If it's true that the style is the man, then it makes sense, literary critic Andrew Delbanco writes in the New Republic, to take the measure of Barack Obama from his memoirs. Taking a tour of Dreams From My Father and The Audacity of Hope, Delbanco finds a bit of overwriting, a propensity for cinematic flourishes, a sensitivity to the complexities of character, and an ability to use local details to "open out into universal experience."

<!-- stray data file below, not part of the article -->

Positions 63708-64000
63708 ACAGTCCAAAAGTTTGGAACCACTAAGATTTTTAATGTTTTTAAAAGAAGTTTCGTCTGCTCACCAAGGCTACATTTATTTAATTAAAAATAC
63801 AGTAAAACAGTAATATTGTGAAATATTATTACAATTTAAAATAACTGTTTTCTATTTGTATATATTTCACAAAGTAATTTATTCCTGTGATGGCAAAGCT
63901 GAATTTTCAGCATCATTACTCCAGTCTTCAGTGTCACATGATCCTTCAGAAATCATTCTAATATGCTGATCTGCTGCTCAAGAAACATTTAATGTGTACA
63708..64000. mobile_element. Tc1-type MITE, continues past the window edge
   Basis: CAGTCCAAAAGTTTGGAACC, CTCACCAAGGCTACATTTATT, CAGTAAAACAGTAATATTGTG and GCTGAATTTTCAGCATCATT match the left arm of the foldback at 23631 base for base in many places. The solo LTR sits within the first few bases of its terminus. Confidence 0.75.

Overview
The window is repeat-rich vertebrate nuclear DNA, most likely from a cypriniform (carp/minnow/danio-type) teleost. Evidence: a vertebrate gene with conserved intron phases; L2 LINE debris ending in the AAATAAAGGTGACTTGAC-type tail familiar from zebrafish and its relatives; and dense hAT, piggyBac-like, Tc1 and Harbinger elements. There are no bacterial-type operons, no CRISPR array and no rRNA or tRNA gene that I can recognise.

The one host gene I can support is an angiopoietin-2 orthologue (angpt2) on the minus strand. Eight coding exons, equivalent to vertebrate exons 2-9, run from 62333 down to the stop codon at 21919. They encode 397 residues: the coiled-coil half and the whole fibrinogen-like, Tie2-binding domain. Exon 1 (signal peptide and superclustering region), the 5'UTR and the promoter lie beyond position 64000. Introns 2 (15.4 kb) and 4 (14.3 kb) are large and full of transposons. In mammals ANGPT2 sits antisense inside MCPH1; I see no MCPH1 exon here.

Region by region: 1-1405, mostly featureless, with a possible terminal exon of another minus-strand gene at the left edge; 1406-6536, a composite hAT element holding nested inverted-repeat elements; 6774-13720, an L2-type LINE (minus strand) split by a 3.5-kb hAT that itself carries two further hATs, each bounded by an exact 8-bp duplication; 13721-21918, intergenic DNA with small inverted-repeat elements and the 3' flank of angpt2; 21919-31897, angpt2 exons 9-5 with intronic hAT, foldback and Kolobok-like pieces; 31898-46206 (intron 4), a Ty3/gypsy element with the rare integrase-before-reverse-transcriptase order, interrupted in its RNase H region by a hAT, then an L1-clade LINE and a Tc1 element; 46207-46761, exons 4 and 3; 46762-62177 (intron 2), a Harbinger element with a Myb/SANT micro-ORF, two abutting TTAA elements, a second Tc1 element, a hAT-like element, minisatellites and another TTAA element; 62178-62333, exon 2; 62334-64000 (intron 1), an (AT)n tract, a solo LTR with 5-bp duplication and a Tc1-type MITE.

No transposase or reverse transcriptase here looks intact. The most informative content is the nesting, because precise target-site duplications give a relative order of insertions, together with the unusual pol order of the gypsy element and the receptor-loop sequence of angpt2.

Delbanco applauds Obama for having “consciously emulated” Abraham Lincoln as "a man of self-doubt yet with an unswerving sense of mission." Some consider it hubristic, but, he concludes, "to me, it feels like heartfelt homage from someone with a keen sense of the complexities and commonalities of human experience. On the hopeful premise that style really does tell us something about the man, this man—to my ear, at least-—is the real deal."